Year-end is always a busy time in the valuation business. In addition to helping clients plan for estate and gift transfers, we often assist our corporate clients with purchase accounting matters that may have been overlooked during the calendar year.
Whereas we’re always busy with standard financial reporting work, we anticipate a rush of capital adequacy opinions at year-end. These projects normally come from private-equity funds, enhancing investor returns, without selling their assets. As competition for private companies continues to rise, and trading multiples creep-up, institutional investors have incentive to hold their most productive investments. The same refrain sounds from investors protracting their holding-periods — what to do with the money, once liquid?
Over the course of several years, we’ve seen a confluence of elements influence the market for dividend recapitalizations. Mostly, these are systemic factors, like favorable dividend tax rates, the low cost of debt capital, a positive economic outlook, and limited exit options. The persistent combination of these factors has resulted in demand for solvency testing beyond year-end. So far, in 2018 Intrinsic has performed several engagements, testing solvency for dividend recaps, which we normally would not see this early in the year.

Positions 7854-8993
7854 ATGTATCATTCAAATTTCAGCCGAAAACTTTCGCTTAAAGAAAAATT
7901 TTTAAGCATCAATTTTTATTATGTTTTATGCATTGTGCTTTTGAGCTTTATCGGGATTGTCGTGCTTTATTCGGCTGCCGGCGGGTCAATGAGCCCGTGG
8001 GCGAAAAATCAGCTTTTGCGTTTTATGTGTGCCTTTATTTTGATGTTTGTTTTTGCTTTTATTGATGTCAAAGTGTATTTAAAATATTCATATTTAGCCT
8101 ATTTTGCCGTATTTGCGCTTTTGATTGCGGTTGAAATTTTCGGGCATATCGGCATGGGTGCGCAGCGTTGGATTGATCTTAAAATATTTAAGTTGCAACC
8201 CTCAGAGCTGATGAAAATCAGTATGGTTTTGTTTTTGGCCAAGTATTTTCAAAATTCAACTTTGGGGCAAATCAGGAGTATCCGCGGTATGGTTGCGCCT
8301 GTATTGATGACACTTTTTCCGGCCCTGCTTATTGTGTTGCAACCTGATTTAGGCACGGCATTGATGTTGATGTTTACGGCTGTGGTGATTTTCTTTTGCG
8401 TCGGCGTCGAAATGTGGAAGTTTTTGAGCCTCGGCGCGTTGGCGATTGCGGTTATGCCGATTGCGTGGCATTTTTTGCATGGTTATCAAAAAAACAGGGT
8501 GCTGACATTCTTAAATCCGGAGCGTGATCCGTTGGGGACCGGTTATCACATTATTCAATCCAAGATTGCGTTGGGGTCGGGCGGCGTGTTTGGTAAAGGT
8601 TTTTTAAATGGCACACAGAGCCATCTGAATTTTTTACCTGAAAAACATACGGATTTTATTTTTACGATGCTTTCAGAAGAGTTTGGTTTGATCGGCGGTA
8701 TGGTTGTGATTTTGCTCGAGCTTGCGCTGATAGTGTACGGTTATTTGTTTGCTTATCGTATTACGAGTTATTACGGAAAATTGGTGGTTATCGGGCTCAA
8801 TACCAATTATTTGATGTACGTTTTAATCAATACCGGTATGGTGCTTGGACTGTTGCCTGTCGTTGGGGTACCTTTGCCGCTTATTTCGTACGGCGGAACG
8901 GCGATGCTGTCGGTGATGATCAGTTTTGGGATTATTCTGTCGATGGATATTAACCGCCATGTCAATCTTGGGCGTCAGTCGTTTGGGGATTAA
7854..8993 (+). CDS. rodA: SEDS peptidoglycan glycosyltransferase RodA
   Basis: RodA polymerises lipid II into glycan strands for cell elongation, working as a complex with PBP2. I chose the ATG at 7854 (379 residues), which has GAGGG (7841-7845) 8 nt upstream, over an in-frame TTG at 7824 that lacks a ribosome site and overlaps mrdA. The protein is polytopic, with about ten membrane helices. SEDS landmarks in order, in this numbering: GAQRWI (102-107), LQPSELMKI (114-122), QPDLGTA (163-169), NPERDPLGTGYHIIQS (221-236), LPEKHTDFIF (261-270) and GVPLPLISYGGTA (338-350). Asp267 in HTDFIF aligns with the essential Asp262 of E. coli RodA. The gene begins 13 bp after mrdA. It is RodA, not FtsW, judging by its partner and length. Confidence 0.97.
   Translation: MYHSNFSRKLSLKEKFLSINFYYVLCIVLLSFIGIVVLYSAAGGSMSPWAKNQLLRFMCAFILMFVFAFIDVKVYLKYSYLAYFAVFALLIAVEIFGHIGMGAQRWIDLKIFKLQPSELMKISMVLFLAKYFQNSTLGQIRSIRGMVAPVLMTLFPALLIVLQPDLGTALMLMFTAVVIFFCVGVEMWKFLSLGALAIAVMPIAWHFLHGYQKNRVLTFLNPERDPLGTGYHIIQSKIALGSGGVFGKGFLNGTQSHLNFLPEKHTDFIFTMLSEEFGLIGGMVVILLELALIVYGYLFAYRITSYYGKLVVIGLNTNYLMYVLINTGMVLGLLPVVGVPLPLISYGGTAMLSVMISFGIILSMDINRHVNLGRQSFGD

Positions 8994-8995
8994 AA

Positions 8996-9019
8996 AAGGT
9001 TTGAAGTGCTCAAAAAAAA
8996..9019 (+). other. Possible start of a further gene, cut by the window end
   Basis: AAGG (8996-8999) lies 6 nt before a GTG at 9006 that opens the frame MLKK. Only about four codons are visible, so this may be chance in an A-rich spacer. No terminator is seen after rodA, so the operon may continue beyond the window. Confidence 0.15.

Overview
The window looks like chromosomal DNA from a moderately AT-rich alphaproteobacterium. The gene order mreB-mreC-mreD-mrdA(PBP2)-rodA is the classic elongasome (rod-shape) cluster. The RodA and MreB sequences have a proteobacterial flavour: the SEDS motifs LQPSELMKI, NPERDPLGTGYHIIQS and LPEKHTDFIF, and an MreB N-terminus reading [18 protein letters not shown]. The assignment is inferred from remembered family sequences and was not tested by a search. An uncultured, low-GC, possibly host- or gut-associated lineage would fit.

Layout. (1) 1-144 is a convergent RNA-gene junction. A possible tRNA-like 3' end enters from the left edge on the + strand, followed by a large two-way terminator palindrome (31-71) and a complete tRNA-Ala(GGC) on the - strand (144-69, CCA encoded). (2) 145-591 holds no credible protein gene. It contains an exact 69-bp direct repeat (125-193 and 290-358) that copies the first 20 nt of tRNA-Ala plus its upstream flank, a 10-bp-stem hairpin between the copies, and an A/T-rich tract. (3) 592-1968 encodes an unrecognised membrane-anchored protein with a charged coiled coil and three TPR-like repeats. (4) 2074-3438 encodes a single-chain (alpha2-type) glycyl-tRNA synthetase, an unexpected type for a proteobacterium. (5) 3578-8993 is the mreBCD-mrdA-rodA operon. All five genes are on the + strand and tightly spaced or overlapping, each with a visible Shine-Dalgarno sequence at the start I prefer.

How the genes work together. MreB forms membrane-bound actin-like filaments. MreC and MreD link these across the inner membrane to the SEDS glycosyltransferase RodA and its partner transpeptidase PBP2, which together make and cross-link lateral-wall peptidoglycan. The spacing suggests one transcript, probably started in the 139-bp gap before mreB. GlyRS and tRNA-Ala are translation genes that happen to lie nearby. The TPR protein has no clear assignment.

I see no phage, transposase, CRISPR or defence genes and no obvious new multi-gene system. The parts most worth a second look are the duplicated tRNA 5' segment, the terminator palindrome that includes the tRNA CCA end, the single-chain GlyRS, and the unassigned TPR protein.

In several recent transactions, we’ve encountered an old familiar figure in a brand new role; one that we normally wouldn’t have expected. KKR has played prominently as a quasi-underwriter in recent debt raises, for dividend recaps. In full disclosure, we’ve never witnessed KKR, or any other private-equity firm serve as a lender on one of its / their own deals. However, seeing KKR serve as an investment banker for debt capital seems new and innovative.
Perhaps this story tells two tales. On the one hand, private-equity funds appear reluctant to sell their productive assets, when doing so raises the challenge of redeploying proceeds in a scarce market. While, on the other hand, some of the largest private equity funds have more money than targets, so they’re lending to their brethren to float other deals.
From an armchair observer, it appears the contribution of capital from the credit businesses of big private equity may be adding to an endless supply of money chasing a finite number of deals. Simultaneously, we’re enjoying the opportunity this creates in offering our opinions on solvency tests.